Thursday, February 8, 2018

Modern Medicine -- Essential To Me, And Probably You, Too

Tomorrow morning I will be at Alta Bates Hospital here in Berkeley, and my friend and colleague Joel Piser will be operating on my prostate, which has grown too big for my britches in an excess of manliness, I guess. It should be a minor laser procedure, and here's hoping that that's all it is.

It has led me to reflect, once again, on the proclamation of the public health community that the major advances in health have not been personal medical services, but advances in hygiene, cleanliness, food safety, immunizations, and other mass programs. While I'm sure that is true as far as it goes, it should not lead to a derogation of the importance of medicine. Without them, I wouldn't be here, and neither would millions of others who overpopulate our world.  In the near term, facing this newly available prostate surgery, I reflect that without it, I would sooner or later be in the situation faced by Peter the Great, who died after 13 days of not being able to pee, in great distress as we can imagine, as especially I can imagine.

Indeed, my medical adventure started early.  When I was born, I had tight tendons in my right foot and bony abnormalities that must have resulted from malposition in the womb as my foot was forming. The tendons were released by an orthopedist – I believe by Richard Kaplan, whose wife later became my father's companion when my mother died at age 72. Without that surgery I would have been crippled with a permanent limp. In primitive times I would not have survived.

At the age of 14 I broke my right tibia and fibula sliding into home plate in a misguided attempt to steal home – I still remember my friend John Raezer, my third base coach, saying, “You can do it, Budd! Steal home!” Out by a mile as Jimmy Laird blocked the plate with ball in glove. Off to the hospital to have my leg set and casted by my father's colleague Dr. Kim. Again, were we in primitive times (pre-baseball), perhaps death.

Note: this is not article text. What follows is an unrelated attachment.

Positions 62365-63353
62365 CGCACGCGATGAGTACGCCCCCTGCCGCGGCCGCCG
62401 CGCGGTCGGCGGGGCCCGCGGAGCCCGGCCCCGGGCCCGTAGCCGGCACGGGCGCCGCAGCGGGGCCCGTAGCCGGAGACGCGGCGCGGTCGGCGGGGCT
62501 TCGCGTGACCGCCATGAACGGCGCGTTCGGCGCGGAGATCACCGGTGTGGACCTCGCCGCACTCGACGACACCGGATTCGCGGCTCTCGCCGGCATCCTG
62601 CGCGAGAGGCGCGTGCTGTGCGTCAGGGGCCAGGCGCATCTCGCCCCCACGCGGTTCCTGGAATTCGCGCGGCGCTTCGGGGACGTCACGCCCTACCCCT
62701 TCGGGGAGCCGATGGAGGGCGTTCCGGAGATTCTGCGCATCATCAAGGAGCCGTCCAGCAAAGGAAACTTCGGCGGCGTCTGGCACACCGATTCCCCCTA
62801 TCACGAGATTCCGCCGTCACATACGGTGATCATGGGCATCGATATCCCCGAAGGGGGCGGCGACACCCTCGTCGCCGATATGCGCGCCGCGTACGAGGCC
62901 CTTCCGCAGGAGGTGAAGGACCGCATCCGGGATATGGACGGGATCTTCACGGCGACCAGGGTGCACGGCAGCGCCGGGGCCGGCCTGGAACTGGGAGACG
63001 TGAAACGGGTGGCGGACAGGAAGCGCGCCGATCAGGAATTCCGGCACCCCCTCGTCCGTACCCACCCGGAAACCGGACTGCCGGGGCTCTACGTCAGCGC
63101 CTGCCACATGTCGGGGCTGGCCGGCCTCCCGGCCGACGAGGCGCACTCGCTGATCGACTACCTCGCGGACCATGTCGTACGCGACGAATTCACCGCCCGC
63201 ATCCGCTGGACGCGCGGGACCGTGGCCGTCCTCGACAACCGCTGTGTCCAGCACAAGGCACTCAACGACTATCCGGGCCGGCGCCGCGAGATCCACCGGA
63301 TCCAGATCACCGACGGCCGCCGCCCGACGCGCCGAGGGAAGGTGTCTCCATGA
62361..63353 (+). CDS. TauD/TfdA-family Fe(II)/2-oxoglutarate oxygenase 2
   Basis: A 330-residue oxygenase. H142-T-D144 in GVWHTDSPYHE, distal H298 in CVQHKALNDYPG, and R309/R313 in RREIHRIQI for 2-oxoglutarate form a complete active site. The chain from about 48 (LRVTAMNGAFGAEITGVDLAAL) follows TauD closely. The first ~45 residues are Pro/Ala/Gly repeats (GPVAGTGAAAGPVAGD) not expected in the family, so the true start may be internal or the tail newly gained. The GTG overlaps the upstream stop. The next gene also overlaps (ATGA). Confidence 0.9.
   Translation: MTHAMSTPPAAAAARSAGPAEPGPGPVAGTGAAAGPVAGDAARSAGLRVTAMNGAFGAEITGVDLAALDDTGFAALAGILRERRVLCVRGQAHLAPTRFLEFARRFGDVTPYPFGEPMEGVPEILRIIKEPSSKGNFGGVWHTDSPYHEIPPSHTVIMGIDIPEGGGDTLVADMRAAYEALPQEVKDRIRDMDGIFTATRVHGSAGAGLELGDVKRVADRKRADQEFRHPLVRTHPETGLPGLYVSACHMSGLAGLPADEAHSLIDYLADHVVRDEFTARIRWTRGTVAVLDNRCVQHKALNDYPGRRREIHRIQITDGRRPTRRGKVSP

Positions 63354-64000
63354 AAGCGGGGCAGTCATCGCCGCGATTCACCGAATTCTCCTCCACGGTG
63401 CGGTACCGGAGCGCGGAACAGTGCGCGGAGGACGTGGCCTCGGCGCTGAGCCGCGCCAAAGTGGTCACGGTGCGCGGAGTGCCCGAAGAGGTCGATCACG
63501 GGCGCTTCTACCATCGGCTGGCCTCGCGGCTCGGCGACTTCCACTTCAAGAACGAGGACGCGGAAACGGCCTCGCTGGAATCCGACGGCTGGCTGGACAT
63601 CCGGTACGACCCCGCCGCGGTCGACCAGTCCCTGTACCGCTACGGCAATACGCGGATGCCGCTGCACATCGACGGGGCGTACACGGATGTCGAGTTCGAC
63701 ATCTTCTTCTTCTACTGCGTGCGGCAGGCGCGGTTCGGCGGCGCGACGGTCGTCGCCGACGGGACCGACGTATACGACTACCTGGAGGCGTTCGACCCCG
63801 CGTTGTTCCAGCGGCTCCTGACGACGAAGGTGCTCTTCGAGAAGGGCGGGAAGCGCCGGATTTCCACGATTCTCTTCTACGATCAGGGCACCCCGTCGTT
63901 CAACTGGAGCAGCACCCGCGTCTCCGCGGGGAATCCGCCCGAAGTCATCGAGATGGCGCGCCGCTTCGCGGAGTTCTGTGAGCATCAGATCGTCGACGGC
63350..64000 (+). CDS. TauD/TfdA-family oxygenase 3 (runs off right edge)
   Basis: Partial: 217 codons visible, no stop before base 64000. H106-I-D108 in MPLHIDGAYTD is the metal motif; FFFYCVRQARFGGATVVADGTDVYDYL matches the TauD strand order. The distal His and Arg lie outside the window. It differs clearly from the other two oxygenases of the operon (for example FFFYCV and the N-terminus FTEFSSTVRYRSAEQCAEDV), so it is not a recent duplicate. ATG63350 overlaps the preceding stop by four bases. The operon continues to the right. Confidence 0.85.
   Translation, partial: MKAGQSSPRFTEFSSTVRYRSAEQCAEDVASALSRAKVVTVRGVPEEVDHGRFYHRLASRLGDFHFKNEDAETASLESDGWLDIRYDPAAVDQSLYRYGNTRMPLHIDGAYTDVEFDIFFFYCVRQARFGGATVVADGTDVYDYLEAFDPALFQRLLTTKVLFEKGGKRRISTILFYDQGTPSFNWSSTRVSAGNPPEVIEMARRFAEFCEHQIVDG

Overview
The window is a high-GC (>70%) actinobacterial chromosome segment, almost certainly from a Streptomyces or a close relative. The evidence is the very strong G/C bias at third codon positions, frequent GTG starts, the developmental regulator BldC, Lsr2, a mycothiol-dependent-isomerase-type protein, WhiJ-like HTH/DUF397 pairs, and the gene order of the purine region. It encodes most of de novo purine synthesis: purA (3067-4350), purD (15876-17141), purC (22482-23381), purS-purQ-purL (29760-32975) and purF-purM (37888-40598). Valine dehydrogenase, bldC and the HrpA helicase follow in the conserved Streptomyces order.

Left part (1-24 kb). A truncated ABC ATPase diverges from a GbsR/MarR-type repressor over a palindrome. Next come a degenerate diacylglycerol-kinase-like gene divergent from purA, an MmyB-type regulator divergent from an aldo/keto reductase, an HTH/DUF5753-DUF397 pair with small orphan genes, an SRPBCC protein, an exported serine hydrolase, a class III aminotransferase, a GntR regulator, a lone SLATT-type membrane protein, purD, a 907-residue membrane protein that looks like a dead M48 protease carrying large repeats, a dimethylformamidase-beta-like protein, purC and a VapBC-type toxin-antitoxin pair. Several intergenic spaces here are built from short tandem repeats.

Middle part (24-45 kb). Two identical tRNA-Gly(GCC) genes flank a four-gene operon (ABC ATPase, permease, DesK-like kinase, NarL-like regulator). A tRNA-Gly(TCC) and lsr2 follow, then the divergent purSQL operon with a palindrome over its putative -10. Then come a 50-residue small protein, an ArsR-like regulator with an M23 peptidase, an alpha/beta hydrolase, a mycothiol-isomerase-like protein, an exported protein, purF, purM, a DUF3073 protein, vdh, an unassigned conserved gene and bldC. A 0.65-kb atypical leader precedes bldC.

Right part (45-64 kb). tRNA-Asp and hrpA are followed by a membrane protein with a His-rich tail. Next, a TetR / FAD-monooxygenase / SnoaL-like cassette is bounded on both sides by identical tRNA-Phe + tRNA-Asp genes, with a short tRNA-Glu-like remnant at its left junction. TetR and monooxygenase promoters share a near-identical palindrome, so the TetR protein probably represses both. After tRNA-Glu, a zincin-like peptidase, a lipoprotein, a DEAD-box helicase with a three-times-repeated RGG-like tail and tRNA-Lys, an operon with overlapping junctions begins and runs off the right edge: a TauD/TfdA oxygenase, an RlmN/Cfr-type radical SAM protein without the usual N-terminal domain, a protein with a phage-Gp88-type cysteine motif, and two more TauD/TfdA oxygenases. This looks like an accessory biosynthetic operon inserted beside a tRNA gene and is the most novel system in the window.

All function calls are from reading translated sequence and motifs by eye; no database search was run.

Same thing at age 40 when I fell off a skateboard and was taken to Merritt Hospital where friend Mal Barer put a pin in to stabilize that right fibula.  Not so much danger when Mal operated twice on my right knee to trim the meniscus, nor years later when my left knee had similar surgery, but still, seemed helpful to my walking without pain.

In 2009 I had my right hip resurfaced; otherwise I would have been crippled; now, I'm pretty good. 

In 2011 I was going blind from a pituitary macroadenoma, fixed by miraculous surgery that is now routine. Death would have been certain without he surgery.

In 2016 my melanoma was removed, which I appreciated, and again were it untended, it would have killed me.  Still could, though I doubt it.

I currently take two blood pressure medicines daily. Without these I would have been long gone from hypertension complications. These medicines were unavailable 50 years ago.

I currently take a statin for hypercholesterolemia and hypertriglyceridemia. I would probably have had a fatal heart attack or stroke without these.

I take thyroid replacement and androgen replacement medicines because of the destruction wrought by the pituitary tumor. I would be severely impaired by lack of thyroid hormone, and I guess the absence of testosterone wouldn't be good for me either.

In sum, the point I'm making is this: complain that personal medical care is overemphasized, complain that it is far too costly, complain that public health is underfunded and underappreciated, complain all you want. But personally, I wouldn't be here without it, and neither would many of you reading this.

How we pay for it is optional and could be a lot better. How luxuriously we are treated is likewise optional. But as for me, give me personal medical care or give me death.

Budd Shenkin


  1. Budd,
    I wish you the best possible and a stream that is a dream.
    I would not be alive without modern medicine either. Thank you for being present for me during my own recovery. Bruce Gach,M.D.

  2. Hey, Bruce! I remember your ordeal well, and your insistence on a proper diagnosis, your search for the best treatment, and your bravery. Admirable!